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Volume 32, 12 Issues, 2022
  Letter to the Editor     October 2022  

Repairing Orbital Floor Fracture with Autologous Nasal Septal Cartilage by using Endoscope through Transoral Maxillary Sinus

By Qiang Li1, Guo-Ming Zhang2


  1. Department of Otorhinolaryngology, Shuyang Hospital of Xuzhou Medical University, Shuyang, China
  2. Department of Laboratory Medicine, Shuyang Hospital of Xuzhou Medical University, Shuyang, China
doi: 10.29271/jcpsp.2022.10.1372


A 31-year male presented to the Department of Otolaryngology with complaints of right ocular pain and vision loss, diplopia, nasal root pain, bleeding, and headache. Computed tomography (CT) of the head revealed fractures involving orbital floor, medial orbital wall of right eye, and nasal bone (Figure 1A). The fracture of nasal bone was reduced and a nasal endoscope was used to assist in correcting the nasal septum. Then, the orbital floor wall was reconstructed through the maxillary sinus. Considering that nasal septum correction and nasal bone reduction under nasal endoscopy are not difficult to perform, this report only discusses the reconstruction of the orbital floor through the maxillary sinus.

Figure 1:  CT scan findings before and one month after operation(A: Before operation; B: After operation).

The operative process included the following steps:
First, a piece of nasal septal cartilage was obtained and immersed in gentamicin solution. The fracture of the orbital floor, fracture piece, and herniated orbital contents in the sinus cavity were identified. The fractured piece was removed, the wound edge was repaired, and the orbital contents were returned, including the inferior rectus muscle and orbital fat, into the orbit.

After flushing the operative cavity with diluted iodophor, the trimmed nasal septum cartilage was placed around the orbital margin of the fracture, and the intraorbital tissue was returned to the orbit.

We covered the separated mucosa on the surface of the cartilage. We inserted an iodoform-infiltrated gauze through the lower nasal passage into the nasal cavity as a support for the graft.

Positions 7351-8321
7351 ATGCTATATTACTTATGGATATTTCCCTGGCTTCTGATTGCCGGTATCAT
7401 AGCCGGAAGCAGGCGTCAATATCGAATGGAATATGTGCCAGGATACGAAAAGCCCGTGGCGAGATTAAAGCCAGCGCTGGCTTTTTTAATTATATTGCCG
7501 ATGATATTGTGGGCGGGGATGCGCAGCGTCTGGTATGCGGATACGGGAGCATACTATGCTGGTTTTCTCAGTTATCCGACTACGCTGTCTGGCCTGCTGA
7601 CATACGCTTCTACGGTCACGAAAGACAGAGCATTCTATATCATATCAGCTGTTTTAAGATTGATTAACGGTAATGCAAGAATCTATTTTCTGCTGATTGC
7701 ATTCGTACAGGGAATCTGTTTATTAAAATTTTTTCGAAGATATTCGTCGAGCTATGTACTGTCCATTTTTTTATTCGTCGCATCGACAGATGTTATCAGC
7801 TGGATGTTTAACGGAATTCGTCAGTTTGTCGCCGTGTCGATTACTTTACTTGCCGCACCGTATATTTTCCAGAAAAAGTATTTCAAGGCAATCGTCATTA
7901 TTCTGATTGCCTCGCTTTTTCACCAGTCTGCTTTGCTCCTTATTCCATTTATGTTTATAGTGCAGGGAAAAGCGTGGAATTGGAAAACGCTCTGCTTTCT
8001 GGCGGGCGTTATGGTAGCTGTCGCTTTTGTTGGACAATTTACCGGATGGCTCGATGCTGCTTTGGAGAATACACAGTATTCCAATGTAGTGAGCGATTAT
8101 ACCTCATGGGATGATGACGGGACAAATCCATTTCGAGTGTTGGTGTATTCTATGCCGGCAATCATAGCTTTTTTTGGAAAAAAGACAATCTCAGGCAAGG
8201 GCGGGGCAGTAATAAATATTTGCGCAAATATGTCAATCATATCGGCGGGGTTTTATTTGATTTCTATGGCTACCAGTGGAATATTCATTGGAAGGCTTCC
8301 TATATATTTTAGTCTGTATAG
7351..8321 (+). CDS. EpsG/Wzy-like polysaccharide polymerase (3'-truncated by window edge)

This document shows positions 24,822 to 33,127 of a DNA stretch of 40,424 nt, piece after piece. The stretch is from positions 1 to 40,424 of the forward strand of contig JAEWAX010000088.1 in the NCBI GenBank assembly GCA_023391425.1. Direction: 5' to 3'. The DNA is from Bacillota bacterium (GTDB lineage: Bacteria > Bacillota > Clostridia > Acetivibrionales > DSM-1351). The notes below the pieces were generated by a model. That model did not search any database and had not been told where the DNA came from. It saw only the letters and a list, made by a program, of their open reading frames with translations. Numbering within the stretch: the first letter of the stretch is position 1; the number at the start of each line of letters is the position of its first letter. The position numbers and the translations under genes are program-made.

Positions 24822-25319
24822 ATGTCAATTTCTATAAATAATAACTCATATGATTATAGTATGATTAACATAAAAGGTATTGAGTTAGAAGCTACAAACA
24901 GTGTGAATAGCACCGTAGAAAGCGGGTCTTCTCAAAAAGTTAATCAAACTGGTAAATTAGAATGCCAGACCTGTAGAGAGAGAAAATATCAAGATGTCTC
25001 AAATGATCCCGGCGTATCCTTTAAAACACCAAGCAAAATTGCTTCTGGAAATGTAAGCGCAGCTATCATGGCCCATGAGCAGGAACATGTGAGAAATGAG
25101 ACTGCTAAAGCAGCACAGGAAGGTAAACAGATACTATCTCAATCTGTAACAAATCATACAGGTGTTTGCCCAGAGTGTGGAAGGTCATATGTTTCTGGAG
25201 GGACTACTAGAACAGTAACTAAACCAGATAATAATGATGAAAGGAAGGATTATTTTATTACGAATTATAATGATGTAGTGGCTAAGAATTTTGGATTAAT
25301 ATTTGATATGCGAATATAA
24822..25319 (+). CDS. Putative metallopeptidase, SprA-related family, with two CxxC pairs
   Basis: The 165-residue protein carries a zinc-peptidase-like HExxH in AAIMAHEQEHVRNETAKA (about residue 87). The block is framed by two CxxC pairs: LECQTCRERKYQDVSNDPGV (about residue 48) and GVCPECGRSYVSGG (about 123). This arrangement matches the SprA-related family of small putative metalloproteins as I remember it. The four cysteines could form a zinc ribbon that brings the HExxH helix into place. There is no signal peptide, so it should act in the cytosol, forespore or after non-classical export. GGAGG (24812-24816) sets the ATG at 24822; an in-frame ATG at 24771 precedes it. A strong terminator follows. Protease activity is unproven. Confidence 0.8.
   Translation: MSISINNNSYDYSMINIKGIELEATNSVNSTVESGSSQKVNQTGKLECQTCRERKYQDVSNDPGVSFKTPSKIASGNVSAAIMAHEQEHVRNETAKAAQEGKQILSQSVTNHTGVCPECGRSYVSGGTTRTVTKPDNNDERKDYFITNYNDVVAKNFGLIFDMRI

The patient returned after a month for follow-up, it was observed that the facial swelling disappeared without diplopia (Figure 1B). Two months after the surgery, CT revealed slight oedema of the sinus mucosa, and there was a good shape of the orbital floor and bilateral eyeball symmetry.

Numerous reports1,2 recommend using an endoscope to help reconstruct fractures of the orbital wall with nasal septal cartilage. Compared to other restorations (e.g., there are some late complications associated with the use of titanium mesh.3,4), autogenous nasal septum cartilage has many advantages.1,2 The autologous tissue is an easy-to-obtain material, and there will be no transplant rejection. The cartilage of the nasal septum is tough enough to support the weight of the orbital contents, so it integrates well with the surrounding tissue and does not cause postoperative complications. Incarcerations and herniations in fractures of the inferior wall of the eyeball are common, but incarcerations and herniations in medial orbital wall fractures are rare. These fractures can be repaired by using different surgical methods with autologous nasal septal cartilage, as was done in the present case. However, some reports conclude that it is possible to repair orbital floor fractures using an endoscope via the transconjunctival route without using nasal septum cartilage.5

The present report suggests that using autogenous nasal septum cartilage and endoscopy can be an accurate, safe, and effective method for repairing orbital floor fractures.

To the best of our knowledge, this is the first report of using an endoscope via the transoral maxillary sinus path to repair fractures of the inferior orbital wall with autologous nasal septal cartilage.

Informed consent was obtained from the patient.

The Ethics Committee of Shuyang Hospital approved this study on Dec 15, 2019.

The authors declared no competing interests.

QL: Data collection, data interpretation, and literature search.
GMZ: Study design, data interpretation, manuscript preparation, and literature search.
All the authors have approved the final version of the manuscript to be published.


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